Whirlpool 2Q Earnings Up 163%,

Discussion in 'Economy' started by rdean, Jul 22, 2010.

  1. rdean
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    rdean rddean

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    Whirlpool Corp. said second-quarter net earnings rose 163% to $205 million, or $2.64 per diluted share, compared to $78 million, or $1.04 per diluted share during 2Q 2009.

    Sales were $4.5 billion, up 9% from $4.2 billion in the second quarter of 2009. Excluding the impact of foreign exchange translation, the company's second-quarter sales increased approximately 6%.

    Second-quarter operating profits were $331 million, compared to $134 million in the prior year.

    ApplianceMagazine.com | Whirlpool 2Q Earnings Up 163%

    Industry Demand Still Increasing

    The NABE report showed job creation trends still improving, with a second quarter of net positive payroll gains. The percentage of firms increasing payrolls increased to 31% - which NABE called a dramatic increase compared to the 6% of one year ago. 14% of firms were cutting jobs in July 2010, down from 36% a year ago.

    39% of respondents expect their firms to add employees in the next 6 months - the highest level of hiring intentions since January 2008.

    59% of firms reported that the European credit and debt crisis will have no effect on their firm; 35% indicated it will have a negative impact.

    ApplianceMagazine.com | Industry Demand Still Increasing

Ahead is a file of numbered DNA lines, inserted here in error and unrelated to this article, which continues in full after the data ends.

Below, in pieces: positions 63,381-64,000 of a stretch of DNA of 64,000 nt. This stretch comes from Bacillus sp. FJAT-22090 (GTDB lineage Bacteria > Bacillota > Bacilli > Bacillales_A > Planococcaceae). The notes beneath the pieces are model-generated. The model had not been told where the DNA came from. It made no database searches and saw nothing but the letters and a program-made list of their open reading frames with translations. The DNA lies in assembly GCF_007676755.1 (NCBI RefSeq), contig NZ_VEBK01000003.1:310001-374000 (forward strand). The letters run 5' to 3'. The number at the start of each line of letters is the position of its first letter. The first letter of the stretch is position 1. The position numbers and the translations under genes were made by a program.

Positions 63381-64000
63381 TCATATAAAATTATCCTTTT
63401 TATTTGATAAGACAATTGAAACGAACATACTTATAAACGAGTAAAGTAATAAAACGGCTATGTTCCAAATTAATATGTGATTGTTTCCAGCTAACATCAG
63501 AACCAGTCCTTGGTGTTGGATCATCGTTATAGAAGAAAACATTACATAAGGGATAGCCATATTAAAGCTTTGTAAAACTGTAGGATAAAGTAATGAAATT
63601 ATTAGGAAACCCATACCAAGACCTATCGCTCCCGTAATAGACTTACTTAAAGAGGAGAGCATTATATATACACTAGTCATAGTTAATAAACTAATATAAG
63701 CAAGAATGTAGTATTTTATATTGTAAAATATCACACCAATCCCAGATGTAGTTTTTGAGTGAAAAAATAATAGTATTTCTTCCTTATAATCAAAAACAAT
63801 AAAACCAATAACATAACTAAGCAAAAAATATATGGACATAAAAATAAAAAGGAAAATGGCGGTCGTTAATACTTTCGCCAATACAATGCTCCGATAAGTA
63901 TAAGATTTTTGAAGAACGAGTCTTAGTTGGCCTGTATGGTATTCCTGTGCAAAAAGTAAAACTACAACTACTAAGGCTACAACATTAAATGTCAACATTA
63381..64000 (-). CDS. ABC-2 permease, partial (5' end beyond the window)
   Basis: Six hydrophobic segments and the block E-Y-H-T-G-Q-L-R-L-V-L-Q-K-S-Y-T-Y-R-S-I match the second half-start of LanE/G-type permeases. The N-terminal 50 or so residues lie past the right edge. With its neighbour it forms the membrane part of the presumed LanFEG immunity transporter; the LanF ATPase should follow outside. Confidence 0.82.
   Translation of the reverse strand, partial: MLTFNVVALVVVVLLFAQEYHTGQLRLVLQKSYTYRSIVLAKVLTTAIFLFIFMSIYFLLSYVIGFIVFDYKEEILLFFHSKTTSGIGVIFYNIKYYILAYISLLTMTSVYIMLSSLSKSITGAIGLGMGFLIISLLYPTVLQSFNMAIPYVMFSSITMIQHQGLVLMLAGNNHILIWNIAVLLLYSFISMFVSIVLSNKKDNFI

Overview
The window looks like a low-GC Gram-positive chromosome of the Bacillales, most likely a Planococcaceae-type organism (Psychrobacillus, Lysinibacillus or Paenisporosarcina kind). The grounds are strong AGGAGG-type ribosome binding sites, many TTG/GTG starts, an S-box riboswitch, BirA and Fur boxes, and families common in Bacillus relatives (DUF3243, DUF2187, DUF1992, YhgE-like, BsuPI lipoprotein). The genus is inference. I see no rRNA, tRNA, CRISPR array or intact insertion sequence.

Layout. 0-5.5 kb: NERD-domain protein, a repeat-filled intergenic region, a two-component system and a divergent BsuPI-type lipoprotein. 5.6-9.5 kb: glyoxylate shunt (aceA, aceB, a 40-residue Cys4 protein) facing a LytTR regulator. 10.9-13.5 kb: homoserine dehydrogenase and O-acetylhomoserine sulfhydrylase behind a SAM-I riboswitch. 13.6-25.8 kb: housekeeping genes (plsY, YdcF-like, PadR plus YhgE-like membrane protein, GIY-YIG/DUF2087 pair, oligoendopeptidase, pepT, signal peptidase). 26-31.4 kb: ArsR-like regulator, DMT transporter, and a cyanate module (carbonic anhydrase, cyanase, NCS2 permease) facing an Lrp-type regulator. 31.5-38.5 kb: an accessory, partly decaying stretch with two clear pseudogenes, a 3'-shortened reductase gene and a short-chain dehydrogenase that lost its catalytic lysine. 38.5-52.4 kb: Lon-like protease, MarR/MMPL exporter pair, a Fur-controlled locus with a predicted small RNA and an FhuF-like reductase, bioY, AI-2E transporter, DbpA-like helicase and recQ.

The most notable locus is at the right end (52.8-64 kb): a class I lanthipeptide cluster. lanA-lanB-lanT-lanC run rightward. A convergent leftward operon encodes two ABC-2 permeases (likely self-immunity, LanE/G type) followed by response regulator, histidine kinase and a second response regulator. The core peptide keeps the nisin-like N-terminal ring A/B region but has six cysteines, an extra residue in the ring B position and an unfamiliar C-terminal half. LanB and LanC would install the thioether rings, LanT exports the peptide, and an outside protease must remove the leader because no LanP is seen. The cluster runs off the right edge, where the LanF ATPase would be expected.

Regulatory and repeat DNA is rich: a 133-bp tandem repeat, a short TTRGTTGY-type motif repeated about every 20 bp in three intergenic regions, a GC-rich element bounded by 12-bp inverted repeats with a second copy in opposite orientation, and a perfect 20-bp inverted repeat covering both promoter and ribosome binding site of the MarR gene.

2. Pepe
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    Pepe Senior Member

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    Whirlpool faced with a Union that could not see next week much less the next 5 years began moving production in the late 1980's.

    I lived initially in Ft Smith, AR after retiring from the Army in '86 and at that time Whirlpool was the largest employer in Western Arkansas with some 5000 full and part time help.

    The Company managed to get the Plant in Indiana and Arkansas to have their Union Contracts come due at the same time. I believe it was 89 or 90. Whirlpool made the same offer to both plants with the caveat that the first to accept would have their Plant remain open. The other would be shut down and the employees permanently terminated.

    Indiana, being Yankees, said "Hell No"!

    That plant closed and Ft Smith remained open.

    Then in the late 90s faced with competition from cheaper labor overseas, Whirlpool moved most production from Ft Smith to Mexico.

    When the contract with Sears expired, the lines that were still open in Ft Smith for contractual reasons were closed and all production moved to Mexico.

    With labor costs running 50-70/hr in the US and Jose willing to work for 2.00/hr, it is a no brainer.

    Outsourcing and automation will continue unabated for the foreseeable future.
     

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